Gutierrez grills AG Jeff Sessions on prosecuting Hillary Clinton
Subscribe for unlimited digital access.
Try one month for $1!
Subscribe for unlimited digital access. Try one month for $1!
Rep. Luis Gutierrez, D-Ill., grilling Attorney General Jeff Sessions at a House Judiciary Committee hearing on Tuesday, pressed him on whether he will appoint a special prosecutor to probe Hillary Clinton – and fulfill a key promise President Donald Trump made during the campaign.
There have been news reports that Sessions is mulling naming a second special prosecutor to look into alleged wrongdoing in several Clinton-related matters.
At the hearing, Gutierrez asked Sessions on whether he would, as a Trump appointee, “honor” Trump’s campaign promise to try to put Clinton in jail.
Citing Trump’s remarks at the second presidential debate last year, Gutierrez quoted Trump promising to Clinton, “if I win,” he would “get a special prosecutor to look into your situation because there has never been so many lies, so much deception.”
Sessions sidestepped a direct answer, telling Gutierrez, “I will fulfill my duties as attorney general.”
Gutierrez was so skeptical of Session’s that he brought a salt shaker to the hearing, holding it up when it was his turn to quiz the attorney general to dramatize how he was taking Session’s testimony with, as the saying goes, a grain of salt.
THE GUTIERREZ “SOLUTION” – MOVE ON FROM 2016 ELECTION
At the start of his question time, Gutierrez said, before quizzing Sessions, “I think I have a solution that could allow the committee to move on to other important national matters like gun control and immigration. Your side clearly wants an investigation on Hilary Clinton and our side has been begging for months to hold hearings to start an investigation of the Trump administration and campaigns improper ties to Mr. Putin and the Russian government.
“My solution would save the American tax payers alot of grief and a lot of money by eliminating the need for the investigations. I propose we simply go to the President and the former secretary of state and ask them both to resign. I’ll go Hillary Clinton, you can go to Donald Trump and we’ll say to them both to resign. Then we can move on as a nation to move on from these elections that never seem to end. Now I did google organizations that Hilary Clinton leads and it came out.. There isn’t anything I can get her to resign from because she doesn’t lead anything! Last time I checked…she got 3 million more votes than Donald Trump, but she lost the election. So I don’t know why don’t we move on and really look at the nation.”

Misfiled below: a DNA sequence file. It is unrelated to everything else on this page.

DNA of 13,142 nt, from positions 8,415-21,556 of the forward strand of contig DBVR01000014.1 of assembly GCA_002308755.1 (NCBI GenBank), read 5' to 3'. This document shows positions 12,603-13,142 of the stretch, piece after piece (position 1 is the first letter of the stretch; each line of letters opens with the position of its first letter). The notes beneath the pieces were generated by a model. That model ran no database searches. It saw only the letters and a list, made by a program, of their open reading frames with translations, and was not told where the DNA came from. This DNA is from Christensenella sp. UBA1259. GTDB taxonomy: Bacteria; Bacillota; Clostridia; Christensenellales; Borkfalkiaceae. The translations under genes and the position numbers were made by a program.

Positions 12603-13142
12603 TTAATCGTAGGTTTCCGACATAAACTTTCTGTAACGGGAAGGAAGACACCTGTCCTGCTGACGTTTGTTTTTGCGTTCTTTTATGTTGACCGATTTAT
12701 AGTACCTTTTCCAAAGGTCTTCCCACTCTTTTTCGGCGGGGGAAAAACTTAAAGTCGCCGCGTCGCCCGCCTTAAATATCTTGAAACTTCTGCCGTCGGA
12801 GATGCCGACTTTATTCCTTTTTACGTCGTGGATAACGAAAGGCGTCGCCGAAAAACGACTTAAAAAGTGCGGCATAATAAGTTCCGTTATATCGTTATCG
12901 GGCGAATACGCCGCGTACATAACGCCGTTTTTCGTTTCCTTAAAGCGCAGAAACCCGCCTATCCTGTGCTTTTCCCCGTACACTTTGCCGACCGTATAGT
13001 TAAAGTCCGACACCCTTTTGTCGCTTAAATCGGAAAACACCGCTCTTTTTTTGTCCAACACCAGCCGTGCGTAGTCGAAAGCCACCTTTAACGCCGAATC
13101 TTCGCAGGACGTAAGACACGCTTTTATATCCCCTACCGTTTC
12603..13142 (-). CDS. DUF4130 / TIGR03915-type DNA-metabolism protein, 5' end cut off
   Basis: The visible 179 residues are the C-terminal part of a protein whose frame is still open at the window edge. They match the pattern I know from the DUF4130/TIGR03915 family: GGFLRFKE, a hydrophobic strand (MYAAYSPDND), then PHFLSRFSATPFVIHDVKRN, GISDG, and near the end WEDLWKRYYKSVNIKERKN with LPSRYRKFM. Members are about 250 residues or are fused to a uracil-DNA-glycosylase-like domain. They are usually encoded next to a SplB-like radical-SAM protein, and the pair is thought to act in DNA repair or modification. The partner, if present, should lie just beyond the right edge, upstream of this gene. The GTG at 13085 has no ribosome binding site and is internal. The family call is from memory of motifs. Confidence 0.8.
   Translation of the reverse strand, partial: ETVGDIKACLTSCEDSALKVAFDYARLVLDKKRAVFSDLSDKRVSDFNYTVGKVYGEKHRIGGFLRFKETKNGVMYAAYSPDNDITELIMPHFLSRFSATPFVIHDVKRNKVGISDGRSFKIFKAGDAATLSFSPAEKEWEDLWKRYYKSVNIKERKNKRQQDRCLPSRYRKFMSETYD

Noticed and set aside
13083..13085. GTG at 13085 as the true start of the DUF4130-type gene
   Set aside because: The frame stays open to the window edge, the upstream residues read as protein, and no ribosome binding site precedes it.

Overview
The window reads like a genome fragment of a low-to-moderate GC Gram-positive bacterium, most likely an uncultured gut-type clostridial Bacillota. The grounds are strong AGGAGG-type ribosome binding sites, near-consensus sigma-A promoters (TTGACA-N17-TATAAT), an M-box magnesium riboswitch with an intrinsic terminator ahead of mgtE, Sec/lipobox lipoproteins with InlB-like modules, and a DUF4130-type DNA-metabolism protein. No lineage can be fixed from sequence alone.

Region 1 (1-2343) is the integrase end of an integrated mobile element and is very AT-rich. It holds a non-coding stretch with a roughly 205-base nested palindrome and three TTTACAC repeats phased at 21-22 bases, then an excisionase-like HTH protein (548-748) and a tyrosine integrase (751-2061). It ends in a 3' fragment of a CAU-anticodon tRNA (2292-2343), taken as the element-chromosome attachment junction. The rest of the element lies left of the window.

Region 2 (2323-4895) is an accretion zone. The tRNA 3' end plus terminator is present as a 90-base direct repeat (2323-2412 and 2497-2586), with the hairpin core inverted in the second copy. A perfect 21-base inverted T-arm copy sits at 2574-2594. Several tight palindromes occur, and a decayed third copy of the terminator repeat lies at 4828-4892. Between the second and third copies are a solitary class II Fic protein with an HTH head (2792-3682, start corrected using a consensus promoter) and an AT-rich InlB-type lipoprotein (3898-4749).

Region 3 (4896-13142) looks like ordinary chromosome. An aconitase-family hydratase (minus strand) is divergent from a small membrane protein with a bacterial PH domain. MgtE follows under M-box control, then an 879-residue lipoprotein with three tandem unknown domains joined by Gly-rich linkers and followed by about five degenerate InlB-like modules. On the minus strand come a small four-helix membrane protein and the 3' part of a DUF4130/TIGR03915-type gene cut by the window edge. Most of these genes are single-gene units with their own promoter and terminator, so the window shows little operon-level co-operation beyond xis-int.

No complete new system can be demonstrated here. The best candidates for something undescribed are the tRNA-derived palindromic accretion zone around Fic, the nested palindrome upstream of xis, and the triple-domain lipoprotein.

SCHNEIDER PUSHES SESSIONS ON ELECTION SECURITY
Rep. Brad Schneider D-Ill., also a member of the House Judiciary Committee, focused on attempts to hack election systems run by states when he questioned Sessions.
Hackers breached the Illinois State Board of Elections voter registration database last summer, one chapter in the currently unfolding story of Russian cyberattacks on U.S. election related systems in 2016.
Schneider asked Sessions, “I am very concerned. With the 2018 elections, less than one year away, and given your acknowledgement that this is a serious complex matter that is deserving of a real review, specifically what steps have you taken to protect our elections next year?
Sessions replied, “You raise a good point. I have not followed through to see where we are on that and I will personally take action to do so. There are a lot of things that have been happening. We are working on a lot of great agenda items, but this one is important and I acknowledge that. I should be able to give you better information today than I am.”
Also of note so far at the House Judiciary Committee hearing: Sessions said he didn’t recall meeting with Chicago native and former Trump foreign policy adviser George Papadopulous until after he read news media reports — and Papadopulous’ own accounts of events made public when he pled guilty last month to lying to the FBI. Earlier, Sessions said he had “no recollection” of a Trump Tower meeting until he read news reports.
Once his memory was refreshed, Sessions told the Judiciary Committee that he talked with Papadopulous. “I believe I wanted to make clear to him he was not authorized to represent the [Trump] campaign with the Russian government or any government for that matter.” Sessions said if he had remembered that meeting of 18 months ago when he testified before Congress a few weeks ago, he would have “gladly reported it.”
Last month, in a plea agreement, Papadopoulos admitted he lied to the FBI about his contacts with Russians during last year’s presidential race. Papadopoulos, 30, a graduate of Niles West High School and DePaul University, has been cooperating with the feds since late July.
Papadopoulos was the first to plead guilty in Special Prosecutor Bob Mueller’s Russian probe.